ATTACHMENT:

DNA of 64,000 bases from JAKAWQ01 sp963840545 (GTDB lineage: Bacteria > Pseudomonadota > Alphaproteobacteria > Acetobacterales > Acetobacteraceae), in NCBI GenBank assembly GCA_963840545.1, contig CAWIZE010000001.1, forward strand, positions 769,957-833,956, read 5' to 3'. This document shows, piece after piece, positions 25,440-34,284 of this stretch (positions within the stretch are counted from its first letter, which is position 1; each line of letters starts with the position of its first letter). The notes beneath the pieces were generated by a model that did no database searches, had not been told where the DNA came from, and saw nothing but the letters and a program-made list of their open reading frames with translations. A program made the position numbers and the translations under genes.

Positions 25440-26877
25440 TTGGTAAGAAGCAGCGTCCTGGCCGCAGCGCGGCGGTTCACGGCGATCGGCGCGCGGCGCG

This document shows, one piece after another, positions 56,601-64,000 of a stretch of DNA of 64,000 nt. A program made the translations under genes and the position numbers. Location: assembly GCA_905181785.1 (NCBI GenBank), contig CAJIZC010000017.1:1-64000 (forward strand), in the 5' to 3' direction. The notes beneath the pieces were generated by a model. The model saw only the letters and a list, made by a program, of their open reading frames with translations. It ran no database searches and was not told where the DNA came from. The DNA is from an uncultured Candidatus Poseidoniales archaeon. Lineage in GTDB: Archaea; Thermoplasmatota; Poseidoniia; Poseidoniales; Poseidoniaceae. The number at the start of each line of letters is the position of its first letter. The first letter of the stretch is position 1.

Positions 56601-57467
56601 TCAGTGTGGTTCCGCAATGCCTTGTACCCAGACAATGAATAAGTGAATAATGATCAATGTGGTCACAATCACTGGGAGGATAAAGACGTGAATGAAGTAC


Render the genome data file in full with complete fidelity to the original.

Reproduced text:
DNA of 64,000 bases from JAKAWQ01 sp963840545 (GTDB lineage: Bacteria > Pseudomonadota > Alphaproteobacteria > Acetobacterales > Acetobacteraceae), in NCBI GenBank assembly GCA_963840545.1, contig CAWIZE010000001.1, forward strand, positions 769,957-833,956, read 5' to 3'. This document shows, piece after piece, positions 25,440-34,284 of this stretch (positions within the stretch are counted from its first letter, which is position 1; each line of letters starts with the position of its first letter). The notes beneath the pieces were generated by a model that did no database searches, had not been told where the DNA came from, and saw nothing but the letters and a program-made list of their open reading frames with translations. A program made the position numbers and the translations under genes.

Positions 25440-26877
25440 TTGGTAAGAAGCAGCGTCCTGGCCGCAGCGCGGCGGTTCACGGCGATCGGCGCGCGGCGCG

This document shows, one piece after another, positions 56,601-64,000 of a stretch of DNA of 64,000 nt. A program made the translations under genes and the position numbers. Location: assembly GCA_905181785.1 (NCBI GenBank), contig CAJIZC010000017.1:1-64000 (forward strand), in the 5' to 3' direction. The notes beneath the pieces were generated by a model. The model saw only the letters and a list, made by a program, of their open reading frames with translations. It ran no database searches and was not told where the DNA came from. The DNA is from an uncultured Candidatus Poseidoniales archaeon. Lineage in GTDB: Archaea; Thermoplasmatota; Poseidoniia; Poseidoniales; Poseidoniaceae. The number at the start of each line of letters is the position of its first letter. The first letter of the stretch is position 1.

Positions 56601-57467
56601 TCAGTGTGGTTCCGCAATGCCTTGTACCCAGACAATGAATAAGTGAATAATGATCAATGTGGTCACAATCACTGGGAGGATAAAGACGTGAATGAAGTAC